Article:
14. I agree with Marcus. If you want to pay about half of the IS version then get the non-IS. For moving players the IS gives you nothing. I have the IS version but could easily manage with the non-IS version. Of course it is nice to have the IS, but for what you need and if you want to save then get the non-IS. With the difference you could probably buy a nice s/h 200mm f2.8 which you might find useful.
     
  15. You know I would put up a picture I took with a 70-200 2.8L lens that is over twelve years old. However, I would have to downsize the picture in PS and then lose resolution and then post it on this forum. It's a pain when I can come right out of my on site files in DP with any size pictures that I have posted in my DP file and post them immediately at sharp resolution. I can post much faster on FB than I can here. I will say I have shot several thousand swim meet pictures with this lens. I shot a meet at Phillips-Exeter Academy last weekend and the best I could do without High Speed Sync flash was 1/500 at 2.8 at ISO 1600 and 3200 in the best light. 1/250th is ok if you want arm blur to demonstate motion and speed but keepers aren't that great. I have done a good bit of high school hockey and I found lighting in a lot of places to be at about the above intensity or worse. 2.8 is not great for sports because focus DOF is so damn critical that anyone not directly in focus is out of focus. I much prefer sunlight but PE was indoors and dark as was BU recently. I got usable pictures and posted them where they were supposed to go but its a compromise. At PE I wound up using High Speed Sync flash at 1/800 to stop motion and get a little DOF and to fill-in swimming faces against strong backlight. I am really much happier with higher shutter speeds. I don't use IS for sports. I have it on my 100-400 but that lens is for good light. I have a NEX 5N with IS to shoot heads at meets. It works very well and it ain't so damn heavy. I don't think f4 is enough for some sports.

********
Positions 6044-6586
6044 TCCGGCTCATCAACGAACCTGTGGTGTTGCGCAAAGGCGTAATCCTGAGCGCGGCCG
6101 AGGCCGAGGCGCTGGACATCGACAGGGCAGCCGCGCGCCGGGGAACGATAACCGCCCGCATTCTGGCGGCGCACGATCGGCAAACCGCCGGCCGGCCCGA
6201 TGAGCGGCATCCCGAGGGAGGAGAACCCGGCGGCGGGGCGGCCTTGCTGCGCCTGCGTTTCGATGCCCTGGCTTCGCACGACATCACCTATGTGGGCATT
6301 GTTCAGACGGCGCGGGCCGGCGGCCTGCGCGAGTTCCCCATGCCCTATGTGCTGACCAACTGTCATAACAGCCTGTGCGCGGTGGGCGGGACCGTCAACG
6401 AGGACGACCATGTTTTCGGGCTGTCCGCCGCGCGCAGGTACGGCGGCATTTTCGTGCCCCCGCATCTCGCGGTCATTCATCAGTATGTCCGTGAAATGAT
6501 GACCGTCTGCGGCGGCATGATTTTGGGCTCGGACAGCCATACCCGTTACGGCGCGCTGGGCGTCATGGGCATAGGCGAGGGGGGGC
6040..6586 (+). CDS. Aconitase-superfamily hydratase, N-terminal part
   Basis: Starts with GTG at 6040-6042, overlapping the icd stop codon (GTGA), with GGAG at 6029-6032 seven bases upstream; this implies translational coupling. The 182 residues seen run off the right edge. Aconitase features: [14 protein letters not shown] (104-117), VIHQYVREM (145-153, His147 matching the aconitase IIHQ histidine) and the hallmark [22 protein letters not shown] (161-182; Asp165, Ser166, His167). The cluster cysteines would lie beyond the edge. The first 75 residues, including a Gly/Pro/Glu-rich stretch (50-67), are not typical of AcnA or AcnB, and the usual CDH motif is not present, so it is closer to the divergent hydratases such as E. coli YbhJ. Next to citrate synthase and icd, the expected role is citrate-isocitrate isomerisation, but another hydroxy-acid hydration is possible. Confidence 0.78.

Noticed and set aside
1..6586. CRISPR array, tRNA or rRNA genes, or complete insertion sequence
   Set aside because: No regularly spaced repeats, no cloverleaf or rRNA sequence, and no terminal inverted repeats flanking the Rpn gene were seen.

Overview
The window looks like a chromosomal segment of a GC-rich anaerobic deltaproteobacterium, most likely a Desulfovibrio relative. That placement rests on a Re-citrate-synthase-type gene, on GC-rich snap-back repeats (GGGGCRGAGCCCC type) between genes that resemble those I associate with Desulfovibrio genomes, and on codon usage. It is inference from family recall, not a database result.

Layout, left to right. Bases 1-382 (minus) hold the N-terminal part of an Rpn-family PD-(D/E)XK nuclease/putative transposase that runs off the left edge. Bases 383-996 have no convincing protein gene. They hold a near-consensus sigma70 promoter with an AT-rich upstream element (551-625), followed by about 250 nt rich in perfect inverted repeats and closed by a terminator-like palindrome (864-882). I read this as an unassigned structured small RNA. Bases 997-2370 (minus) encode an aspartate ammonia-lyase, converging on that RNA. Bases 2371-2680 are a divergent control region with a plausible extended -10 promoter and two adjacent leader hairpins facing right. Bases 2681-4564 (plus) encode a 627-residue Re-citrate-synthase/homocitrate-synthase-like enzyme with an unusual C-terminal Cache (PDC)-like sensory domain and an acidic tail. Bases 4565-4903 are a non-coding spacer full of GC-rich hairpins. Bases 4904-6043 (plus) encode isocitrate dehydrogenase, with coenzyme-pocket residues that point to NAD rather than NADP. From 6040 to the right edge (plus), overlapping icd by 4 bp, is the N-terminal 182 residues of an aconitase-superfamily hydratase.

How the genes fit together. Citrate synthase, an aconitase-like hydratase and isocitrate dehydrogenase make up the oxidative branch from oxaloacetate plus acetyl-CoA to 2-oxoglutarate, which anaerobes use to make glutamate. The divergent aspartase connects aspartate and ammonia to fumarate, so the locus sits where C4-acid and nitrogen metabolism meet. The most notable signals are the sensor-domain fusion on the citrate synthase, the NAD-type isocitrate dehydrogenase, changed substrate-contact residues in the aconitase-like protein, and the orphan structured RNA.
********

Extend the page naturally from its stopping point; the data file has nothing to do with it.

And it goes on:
16. I use many old lenses without any such thing as IS, VR, etc.
    But I'd never buy a new telephoto without the feature.
    IS helps for shorter lenses too, of course, but for longer lenses it's worth every extra penny.
     
  17. I don't understand your comment? [William W]​
    Please ignore that last sentence in my comment. I thought the OP had the f/2.8 IS version.
     
  18. Thank you all for the valuable feedback you have provided. I am using a 60D crop sensor camera. Currently I am using my 70-300mm IS lens and I have been lucky with enough light in the arena where my kids play. They are Mites so they are not super fast on the ice yet. I still have to do some post processing on the ones I keep and print.

    I will have to think about it more since there is some serious cash involved in this, F4 vs F2.8 vs F4 IS. Thank you again since now I have the technical feedback to make my decision.
     
  19. I had the f4 IS and sold it when I bought the 2.8IS, I regret it, it is a great lens and the IS was phenomenal, I would definitely get the IS. That said, if you are only going to use the lens for sports it is probably not worth the extra $400. I hear the IS has better IQ but I doubt you would notice it on action photos.